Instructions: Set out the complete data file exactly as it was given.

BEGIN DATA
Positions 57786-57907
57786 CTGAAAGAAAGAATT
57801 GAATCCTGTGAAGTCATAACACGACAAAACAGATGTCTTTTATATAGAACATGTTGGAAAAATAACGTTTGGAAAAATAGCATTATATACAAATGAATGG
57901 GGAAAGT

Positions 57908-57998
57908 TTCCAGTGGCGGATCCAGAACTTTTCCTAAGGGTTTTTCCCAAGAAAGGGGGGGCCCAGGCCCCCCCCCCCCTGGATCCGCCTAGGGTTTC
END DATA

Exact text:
Positions 57786-57907
57786 CTGAAAGAAAGAATT
57801 GAATCCTGTGAAGTCATAACACGACAAAACAGATGTCTTTTATATAGAACATGTTGGAAAAATAACGTTTGGAAAAATAGCATTATATACAAATGAATGG
57901 GGAAAGT

Positions 57908-57998
57908 TTCCAGTGGCGGATCCAGAACTTTTCCTAAGGGTTTTTCCCAAGAAAGGGGGGGCCCAGGCCCCCCCCCCCCTGGATCCGCCTAGGGTTTC